Coronavirus information and guidance

What can I do with my degree or course?

There are many ways you can use your degree or course from the University of St Andrews. You could pursue a career directly related to your subject, or you may prefer to go in a different direction. You may even want to pursue a new type of role many years after graduating.

You should first consider some of the career paths that are open to you at the end of your degree:

Many employers accept applications from graduates of any degree subject, so you may benefit from exploring a range of career sectors and job roles.

Career paths directly related to your degree

For jobs that directly relate to your degree, it is worth thinking about what skills you have learned or what topics you have studied. You should consider whether you want to:

  • Apply specific technical knowledge from your degree to a job role.
  • Continue to use certain skills or techniques that you developed during your degree.
  • Pursue research on a specific topic from a thesis or dissertation in more detail.
  • Further develop your interest or passion for your subject.

If you want to do any of these, your next step may be to decide whether further study or a graduate job is the best fit for you. Then, research possible employers, industries, and postgraduate courses to come to an informed decision.

Career paths where your degree would be useful

The majority of graduates find work in fields other than their degree subject, and many employers advertise graduate opportunities aimed at a variety of degree disciplines. For these opportunities, focus on how you can apply the transferable skills you gained during your degree. You should consider whether you want to:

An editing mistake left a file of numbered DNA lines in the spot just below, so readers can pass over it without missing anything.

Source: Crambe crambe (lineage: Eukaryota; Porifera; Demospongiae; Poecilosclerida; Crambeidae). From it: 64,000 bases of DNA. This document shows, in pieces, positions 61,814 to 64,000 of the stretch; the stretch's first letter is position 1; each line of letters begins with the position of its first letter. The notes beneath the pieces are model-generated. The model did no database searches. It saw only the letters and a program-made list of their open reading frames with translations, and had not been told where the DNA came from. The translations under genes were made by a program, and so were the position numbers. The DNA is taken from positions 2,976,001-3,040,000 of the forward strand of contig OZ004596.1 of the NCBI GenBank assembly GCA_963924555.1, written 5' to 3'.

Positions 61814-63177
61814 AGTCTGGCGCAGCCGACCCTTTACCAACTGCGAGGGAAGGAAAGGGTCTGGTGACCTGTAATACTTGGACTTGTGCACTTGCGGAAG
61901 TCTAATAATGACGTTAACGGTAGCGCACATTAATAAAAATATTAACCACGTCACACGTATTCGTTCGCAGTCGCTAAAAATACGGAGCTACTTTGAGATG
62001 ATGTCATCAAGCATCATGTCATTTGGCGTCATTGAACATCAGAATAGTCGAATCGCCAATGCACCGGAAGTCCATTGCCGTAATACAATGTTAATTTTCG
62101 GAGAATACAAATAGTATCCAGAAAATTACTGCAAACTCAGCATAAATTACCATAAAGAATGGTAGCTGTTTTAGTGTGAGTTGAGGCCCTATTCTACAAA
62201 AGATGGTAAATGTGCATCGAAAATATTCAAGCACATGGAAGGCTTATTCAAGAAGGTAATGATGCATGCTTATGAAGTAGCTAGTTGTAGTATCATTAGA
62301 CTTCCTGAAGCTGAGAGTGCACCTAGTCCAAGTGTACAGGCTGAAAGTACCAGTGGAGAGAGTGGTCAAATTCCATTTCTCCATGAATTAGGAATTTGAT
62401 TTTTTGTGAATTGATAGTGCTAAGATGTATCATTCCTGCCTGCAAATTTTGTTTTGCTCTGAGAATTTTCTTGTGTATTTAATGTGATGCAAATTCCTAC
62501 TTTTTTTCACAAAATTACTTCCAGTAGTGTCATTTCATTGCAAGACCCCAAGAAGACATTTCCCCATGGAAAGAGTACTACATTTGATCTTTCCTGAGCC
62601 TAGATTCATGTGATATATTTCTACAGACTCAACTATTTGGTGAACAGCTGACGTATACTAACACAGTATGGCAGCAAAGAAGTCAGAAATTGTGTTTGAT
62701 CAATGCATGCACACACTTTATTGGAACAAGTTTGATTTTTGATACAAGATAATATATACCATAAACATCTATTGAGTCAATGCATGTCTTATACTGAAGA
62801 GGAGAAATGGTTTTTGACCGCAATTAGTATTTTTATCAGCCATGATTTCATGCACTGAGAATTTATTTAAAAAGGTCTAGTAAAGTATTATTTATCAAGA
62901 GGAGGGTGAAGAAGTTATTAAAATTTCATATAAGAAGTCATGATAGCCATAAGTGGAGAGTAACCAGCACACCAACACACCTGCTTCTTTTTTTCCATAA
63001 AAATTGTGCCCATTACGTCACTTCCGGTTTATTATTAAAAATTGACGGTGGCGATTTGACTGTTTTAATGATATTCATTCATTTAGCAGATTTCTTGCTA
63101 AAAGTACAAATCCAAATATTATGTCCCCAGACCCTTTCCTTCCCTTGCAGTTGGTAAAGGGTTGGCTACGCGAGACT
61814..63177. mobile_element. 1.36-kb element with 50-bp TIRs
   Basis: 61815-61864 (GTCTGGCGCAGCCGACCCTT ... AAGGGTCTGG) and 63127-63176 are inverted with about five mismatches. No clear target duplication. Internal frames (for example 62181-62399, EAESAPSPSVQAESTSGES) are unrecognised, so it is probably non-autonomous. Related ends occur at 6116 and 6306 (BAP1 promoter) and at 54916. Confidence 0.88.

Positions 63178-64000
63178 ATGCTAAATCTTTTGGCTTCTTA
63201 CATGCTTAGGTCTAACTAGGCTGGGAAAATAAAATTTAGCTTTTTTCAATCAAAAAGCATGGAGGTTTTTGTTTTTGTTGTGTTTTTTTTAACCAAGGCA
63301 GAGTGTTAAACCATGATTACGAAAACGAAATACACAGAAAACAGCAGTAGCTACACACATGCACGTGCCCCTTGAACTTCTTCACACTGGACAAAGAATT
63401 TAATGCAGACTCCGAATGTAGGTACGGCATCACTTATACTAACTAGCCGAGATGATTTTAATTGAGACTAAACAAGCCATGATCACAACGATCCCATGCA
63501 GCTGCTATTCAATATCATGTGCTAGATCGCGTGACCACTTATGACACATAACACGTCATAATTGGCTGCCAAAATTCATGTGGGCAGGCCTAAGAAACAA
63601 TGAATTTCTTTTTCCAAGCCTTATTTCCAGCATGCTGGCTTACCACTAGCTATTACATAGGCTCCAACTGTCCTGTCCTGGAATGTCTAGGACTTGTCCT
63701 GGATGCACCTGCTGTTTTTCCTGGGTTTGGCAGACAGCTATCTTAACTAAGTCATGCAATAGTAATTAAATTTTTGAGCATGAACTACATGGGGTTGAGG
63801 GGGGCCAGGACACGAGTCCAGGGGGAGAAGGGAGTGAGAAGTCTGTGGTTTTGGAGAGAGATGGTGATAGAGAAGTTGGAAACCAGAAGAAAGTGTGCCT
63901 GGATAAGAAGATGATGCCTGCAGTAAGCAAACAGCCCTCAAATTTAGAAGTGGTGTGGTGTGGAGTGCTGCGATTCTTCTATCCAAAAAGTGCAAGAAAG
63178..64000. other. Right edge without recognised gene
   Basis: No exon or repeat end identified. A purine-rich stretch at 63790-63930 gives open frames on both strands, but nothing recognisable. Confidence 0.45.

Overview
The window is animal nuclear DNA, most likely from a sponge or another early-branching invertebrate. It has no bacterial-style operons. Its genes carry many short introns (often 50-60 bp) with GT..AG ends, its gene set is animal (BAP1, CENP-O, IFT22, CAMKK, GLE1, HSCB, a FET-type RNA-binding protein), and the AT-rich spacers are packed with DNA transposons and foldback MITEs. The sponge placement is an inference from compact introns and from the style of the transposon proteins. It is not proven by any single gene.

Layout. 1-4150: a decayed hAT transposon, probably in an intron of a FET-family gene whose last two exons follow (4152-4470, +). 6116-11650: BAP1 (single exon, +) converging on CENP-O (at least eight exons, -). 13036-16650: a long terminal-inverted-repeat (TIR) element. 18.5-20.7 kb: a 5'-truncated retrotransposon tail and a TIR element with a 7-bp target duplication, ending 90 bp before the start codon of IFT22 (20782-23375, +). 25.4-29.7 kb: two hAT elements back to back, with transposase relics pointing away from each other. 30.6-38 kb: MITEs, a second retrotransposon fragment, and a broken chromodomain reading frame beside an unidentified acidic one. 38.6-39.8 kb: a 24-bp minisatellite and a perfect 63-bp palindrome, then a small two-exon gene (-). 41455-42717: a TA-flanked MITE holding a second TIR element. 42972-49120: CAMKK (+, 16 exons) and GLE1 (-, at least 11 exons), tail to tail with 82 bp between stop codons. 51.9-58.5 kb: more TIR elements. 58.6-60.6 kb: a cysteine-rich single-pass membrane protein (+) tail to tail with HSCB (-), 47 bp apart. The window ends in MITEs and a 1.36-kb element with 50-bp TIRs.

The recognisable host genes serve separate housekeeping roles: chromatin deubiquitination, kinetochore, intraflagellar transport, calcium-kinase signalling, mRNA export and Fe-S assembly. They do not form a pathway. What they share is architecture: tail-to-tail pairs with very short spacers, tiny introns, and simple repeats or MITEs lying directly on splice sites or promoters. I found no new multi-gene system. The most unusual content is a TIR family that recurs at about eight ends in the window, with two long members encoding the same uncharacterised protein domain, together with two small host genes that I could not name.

• Work in an industry or sector that is not directly related to your degree.
  • Apply specific skills gained from your degree to a different line of work.
  • Explore different job sectors where your degree would be valued.

Being able to demonstrate your interest in an industry and your transferable skills will help you when applying for careers that may not be directly related to your degree.

Career paths taking a new direction

Many graduates find work in areas outside their degree subject, choosing a career based on a passion or interest that’s far removed from what they studied. Perhaps you want to:

  • Work in an area you understand well and feel confident in, even if that area is quite distinct from your degree.
  • Try to develop some new skills.
  • Explore a new work environment you haven’t previously experienced.
  • Develop an idea for a business.

No matter what career path you choose, it’s important to understand the skills that the employers you are interested in are looking for. Researching employers helps to develop your occupational knowledge, gives you a realistic view of an employer’s expectations, and provides the opportunity to build on any skills still needed.

Research postgraduates

If you are a research postgraduate, there are many things you can do after you complete your degree. A common route is academia, but this is not your only option. A research degree gives you a range of skills and experience that you can use to transition into a career in a wide variety of different sectors.

If you are interested in an academic career, see the academia sector page. Otherwise, look at the many other sectors graduates from St Andrews enter, and consider booking an appointment with a careers adviser.

For further information, see non-academic careers for PhD holders (FindAPhD).

Careers Centre resources

To help you consider what sectors or industries are out there, consider using the following resources:

  • Careers by sector – contains useful sector overviews, information about the skills required for specific careers, and links to relevant websites and organisations.
  • Graduate destinations – provides insight into the wide range of opportunities possible for St Andrews graduates.
  • Speak to a careers adviser – in these one-to-one appointments, you can chat confidentially about any career-related queries.

Additional resources